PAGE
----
Bones are living tissue. Weight-bearing physical activity causes new bone tissue to form, and this makes bones stronger. This kind of physical activity also makes muscles stronger. Bones and muscles both become stronger when muscles push and tug against bones during physical activity.
Weight-bearing physical activity keeps you on your feet so that your legs carry your body weight.1 Some examples of weight-bearing physical activities include:
Walking, jogging, or running
Playing tennis or racquetball
Playing field hockey
Jumping rope and other types of jumping
Swimming and bicycling are not weight-bearing activities, so they do not directly help build bones. But swimming and bicycling do help build strong muscles, and having strong muscles helps build strong bones. These activities are also good for the heart and for overall health.
Bone-strengthening activities are especially important for children and teens because the greatest gains in bone mass occur just before and during puberty. They obtain their lifetime peak bone mass in their teens.2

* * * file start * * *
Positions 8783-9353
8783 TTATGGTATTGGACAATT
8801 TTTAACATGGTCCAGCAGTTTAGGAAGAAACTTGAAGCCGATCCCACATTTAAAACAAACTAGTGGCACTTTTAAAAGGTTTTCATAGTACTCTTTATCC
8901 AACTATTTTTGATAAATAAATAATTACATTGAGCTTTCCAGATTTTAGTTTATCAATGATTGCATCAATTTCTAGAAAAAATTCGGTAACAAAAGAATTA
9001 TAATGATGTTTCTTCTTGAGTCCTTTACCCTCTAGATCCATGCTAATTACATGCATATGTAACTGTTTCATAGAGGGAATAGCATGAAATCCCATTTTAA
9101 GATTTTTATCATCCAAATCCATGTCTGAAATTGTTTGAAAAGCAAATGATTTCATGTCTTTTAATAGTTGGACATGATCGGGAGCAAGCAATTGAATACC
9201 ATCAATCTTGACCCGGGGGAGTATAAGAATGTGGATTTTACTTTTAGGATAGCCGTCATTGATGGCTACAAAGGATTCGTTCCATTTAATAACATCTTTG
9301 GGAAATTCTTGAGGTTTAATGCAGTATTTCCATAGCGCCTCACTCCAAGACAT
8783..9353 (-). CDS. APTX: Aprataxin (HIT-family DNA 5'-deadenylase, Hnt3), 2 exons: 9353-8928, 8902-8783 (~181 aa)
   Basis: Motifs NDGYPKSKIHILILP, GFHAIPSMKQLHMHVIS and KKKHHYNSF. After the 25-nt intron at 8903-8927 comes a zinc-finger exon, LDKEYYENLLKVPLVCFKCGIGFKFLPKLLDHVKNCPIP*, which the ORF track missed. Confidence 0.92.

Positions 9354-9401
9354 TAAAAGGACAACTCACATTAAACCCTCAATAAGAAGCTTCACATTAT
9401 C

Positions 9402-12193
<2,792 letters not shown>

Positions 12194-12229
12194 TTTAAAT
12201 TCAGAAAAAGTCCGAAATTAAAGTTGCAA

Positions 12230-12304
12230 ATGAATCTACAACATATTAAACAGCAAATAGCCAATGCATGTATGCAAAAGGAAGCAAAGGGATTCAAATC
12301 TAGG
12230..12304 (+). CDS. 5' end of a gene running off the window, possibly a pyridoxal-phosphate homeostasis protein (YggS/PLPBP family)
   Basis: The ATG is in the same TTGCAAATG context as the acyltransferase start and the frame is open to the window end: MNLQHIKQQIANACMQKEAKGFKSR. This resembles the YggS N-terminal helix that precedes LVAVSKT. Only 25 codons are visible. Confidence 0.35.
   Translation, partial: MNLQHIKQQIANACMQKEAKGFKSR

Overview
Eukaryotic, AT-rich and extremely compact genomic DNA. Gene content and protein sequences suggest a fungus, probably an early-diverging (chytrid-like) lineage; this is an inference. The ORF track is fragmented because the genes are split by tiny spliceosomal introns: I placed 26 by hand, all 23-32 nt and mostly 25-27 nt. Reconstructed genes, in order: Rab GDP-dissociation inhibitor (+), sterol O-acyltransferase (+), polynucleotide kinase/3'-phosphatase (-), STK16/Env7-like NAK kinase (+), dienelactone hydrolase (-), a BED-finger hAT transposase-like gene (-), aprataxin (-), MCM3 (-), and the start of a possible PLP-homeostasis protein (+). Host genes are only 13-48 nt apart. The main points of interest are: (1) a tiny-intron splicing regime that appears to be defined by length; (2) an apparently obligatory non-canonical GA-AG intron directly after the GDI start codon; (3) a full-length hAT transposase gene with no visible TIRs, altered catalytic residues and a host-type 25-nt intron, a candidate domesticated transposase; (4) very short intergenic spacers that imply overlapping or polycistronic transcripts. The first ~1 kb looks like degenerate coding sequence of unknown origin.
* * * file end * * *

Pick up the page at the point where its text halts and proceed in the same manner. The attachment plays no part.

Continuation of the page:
- Children and teens aged 6 to 17 years should get a total of 60 minutes of physical activity every day. Short bursts of activity throughout the day can add up to the recommended total.
- Children and teens should participate in bone-strengthening activities at least 3 days each week.
- Younger children, aged 2 to 5 years, should play actively several times every day.3
For more information on weight-bearing physical activity and bone health, visit the physical activity section of the Milk Matters website.
Best Bones Forever is a bone health campaign for girls and their friends to "grow strong together and stay strong forever!" Created by the U.S. Office on Women's Health, it includes an interactive and educational website to engage girls in learning about and participating in bone-strengthening activities.
Are you or your children at risk for weak bones? The Surgeon General's 2004 Report on Bone Health and Osteoporosis: What it Means for You (PDF – 1.22 MB) provides a checklist of the signs.
- Centers for Disease Control and Prevention. (2011). Nutrition for everyone: Calcium and bone health. Retrieved May 22, 2012, from http://www.cdc.gov/nutrition/everyone/basics/vitamins/calcium.html [top]
- U.S. Department of Health and Human Services. (2011). 2008 physical activity guidelines for Americans. (ODPHP Publication No. U0036). Retrieved April 21, 2012, from http://www.health.gov/paguidelines/guidelines/default.aspx [top]
- U.S. Department of Agriculture, U.S. Department of Health and Human Services. (2010, December). Dietary guidelines for Americans 2010 (7th ed.). Retrieved April 21, 2012, from http://www.dietaryguidelines.gov/DGAs2010-PolicyDocument.htm [top]